January (2022)

January 20th, 2023
Author: Meredith Taylor

Dir.: Andrey Paounov; Cast: Samuel Finzi, Iossif Surchadzhiev, Zahary Baharov, Svetoslav Stoyanov, Leonid Yovchev, Malin Krastev; Bulgaria,/Luxembourg/ Portugal 2021, 108 min.

A first feature for Bulgarian director Andrey Paounov, who honed his craft as a documentarian,   January sees two men and a bird trapped facing an existential crisis in a snowstorm in the middle of nowhere.

January is the coldest month in Bulgaria, and no-one in their right mind would venture outside, particularly into the woods, where wolves and vampires lurk in a ghostly white wilderness.

Borrowing from Beckett and Lynch and based on a play by Yordan Radichkov, Paounov and his English co-writer Alex Barrett (best known for City Symphony) drench their evocative icebound thriller in post-socialist gloom, aesthetically it is close to the “Dybuk” features set in Eastern Europe in the late 1930s.

In a small hut next to an old industrial building, the guard (Finzi) and an old man (Surchadzhiew) are bored, trying to master the crossword. They are waiting for a certain Peter Matorow, who went out early in the morning with his sled and gun to drive to the nearby city. Matorow seems to be in charge, and able to find a solution for the current impasse. Soon twins (Baharov/Stoyanov) arrive, wanting to know about the whereabouts of said Matorov. They are threatening, and the guard tries to pacify them. Finally, Moratow’sled arrives, but the horse carries just his gun and a wolf frozen to death.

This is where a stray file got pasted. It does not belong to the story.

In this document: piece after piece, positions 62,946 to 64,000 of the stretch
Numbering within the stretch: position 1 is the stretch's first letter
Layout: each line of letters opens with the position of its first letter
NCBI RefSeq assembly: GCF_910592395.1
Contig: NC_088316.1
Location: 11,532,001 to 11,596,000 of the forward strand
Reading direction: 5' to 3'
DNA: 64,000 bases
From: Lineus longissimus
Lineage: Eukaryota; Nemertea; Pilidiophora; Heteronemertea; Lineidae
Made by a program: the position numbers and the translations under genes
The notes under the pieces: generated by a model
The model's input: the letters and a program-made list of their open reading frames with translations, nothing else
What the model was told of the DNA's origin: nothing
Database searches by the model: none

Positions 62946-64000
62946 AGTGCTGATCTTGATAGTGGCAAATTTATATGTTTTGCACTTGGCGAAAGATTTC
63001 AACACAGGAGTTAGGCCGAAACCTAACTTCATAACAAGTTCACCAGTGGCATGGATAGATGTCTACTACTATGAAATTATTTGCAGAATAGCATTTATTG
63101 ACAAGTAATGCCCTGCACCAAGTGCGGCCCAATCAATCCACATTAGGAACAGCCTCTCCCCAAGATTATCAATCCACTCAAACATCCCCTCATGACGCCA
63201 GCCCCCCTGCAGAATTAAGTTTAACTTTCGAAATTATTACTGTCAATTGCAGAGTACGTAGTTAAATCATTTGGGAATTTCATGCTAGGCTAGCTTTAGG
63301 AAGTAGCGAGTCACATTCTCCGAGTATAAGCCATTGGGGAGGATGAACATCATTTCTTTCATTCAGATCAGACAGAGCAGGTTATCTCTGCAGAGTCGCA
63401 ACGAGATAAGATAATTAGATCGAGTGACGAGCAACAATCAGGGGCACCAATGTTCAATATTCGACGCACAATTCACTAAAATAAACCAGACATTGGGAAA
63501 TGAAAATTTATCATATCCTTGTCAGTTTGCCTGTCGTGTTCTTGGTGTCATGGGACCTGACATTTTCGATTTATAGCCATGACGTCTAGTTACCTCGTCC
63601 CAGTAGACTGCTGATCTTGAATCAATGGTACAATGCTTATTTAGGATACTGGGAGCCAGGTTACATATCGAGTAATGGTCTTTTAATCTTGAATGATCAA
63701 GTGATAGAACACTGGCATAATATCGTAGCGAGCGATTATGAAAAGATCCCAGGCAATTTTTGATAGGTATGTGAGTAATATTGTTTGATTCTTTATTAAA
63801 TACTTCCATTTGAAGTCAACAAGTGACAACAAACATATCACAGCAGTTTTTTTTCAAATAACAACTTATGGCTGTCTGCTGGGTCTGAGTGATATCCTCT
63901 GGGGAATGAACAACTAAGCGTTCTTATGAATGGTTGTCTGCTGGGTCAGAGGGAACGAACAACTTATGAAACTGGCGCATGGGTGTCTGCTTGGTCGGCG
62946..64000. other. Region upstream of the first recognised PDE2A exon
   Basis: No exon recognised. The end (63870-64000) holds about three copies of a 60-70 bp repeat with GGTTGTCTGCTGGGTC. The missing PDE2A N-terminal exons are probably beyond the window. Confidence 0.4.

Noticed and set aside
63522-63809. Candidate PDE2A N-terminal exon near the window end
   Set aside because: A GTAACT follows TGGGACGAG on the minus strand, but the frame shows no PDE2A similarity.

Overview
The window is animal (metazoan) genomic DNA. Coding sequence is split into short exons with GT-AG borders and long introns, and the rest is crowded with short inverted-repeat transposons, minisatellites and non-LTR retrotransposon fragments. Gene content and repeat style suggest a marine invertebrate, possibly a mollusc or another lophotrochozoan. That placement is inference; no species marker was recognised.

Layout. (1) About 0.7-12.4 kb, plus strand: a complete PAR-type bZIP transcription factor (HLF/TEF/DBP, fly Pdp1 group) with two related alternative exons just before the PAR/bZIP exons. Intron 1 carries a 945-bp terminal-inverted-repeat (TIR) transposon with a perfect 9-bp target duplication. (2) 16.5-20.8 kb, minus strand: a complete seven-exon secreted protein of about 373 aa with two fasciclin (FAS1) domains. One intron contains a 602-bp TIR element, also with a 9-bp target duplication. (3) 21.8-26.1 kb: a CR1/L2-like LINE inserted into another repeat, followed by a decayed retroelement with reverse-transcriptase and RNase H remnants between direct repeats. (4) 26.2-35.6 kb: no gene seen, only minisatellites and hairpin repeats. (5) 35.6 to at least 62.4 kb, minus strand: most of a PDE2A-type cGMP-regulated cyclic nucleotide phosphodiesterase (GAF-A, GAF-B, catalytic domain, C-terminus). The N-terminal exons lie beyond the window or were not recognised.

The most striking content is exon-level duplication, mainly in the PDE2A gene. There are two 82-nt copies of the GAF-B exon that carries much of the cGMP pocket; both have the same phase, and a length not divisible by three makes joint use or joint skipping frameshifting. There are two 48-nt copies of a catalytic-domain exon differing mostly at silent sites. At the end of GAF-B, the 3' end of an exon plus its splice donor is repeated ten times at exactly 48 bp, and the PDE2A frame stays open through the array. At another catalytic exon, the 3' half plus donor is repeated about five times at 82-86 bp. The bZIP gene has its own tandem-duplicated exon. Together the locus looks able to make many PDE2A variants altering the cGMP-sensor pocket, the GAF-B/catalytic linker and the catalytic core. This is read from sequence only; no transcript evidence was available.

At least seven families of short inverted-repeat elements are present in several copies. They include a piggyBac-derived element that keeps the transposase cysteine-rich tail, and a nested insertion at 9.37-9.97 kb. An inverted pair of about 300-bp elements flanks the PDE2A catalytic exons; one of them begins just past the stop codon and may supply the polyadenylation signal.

The arrival of a priest (Yovchev),makes everything even more enigmatic, and the ritual of the horse returning only with a gun and a frozen wolf is repeated four times – without any hope for the return of Matorov. After dark, a group of vampire hunters arrives, accusing the old man of being dead for a long time. But they leave in the sled with the now customary outcome. In a brilliant scene towards the end – shot in glittering colour in contrast to the sombre black-and-white of the rest of the feature – the guard, by now contemplating suicide, visits a 1950 night club, where the bartender (Krastev) treats him like an old friend.

DoP Vasco Viana composes images of a prison like existence, where the two men live in the shadow of the plant next door, whilst they are reduced to opening walnuts with a self-built apparatus. It is clear, that the huge building next door represents communisms, old photos of their leaders are laying around, decaying like the building itself. On the other hand, the modern oligarchs, who are ruling the country now, are not much better, the twins just want to participate in the exploitation of their home country. The Guard is trying to keep the vampires at bay, and save something of the past for himself and the old man, before becoming more and more suicidal. Symbolically, the crow kept in an cage and suspected to drink the local brew of rakia, is uncertain to leave its cage after given the chance to fly away.

JANUARY is compelling first feature , but the running time doesn’t  legitimsed by the rather thin narrative..

AS
***1/2

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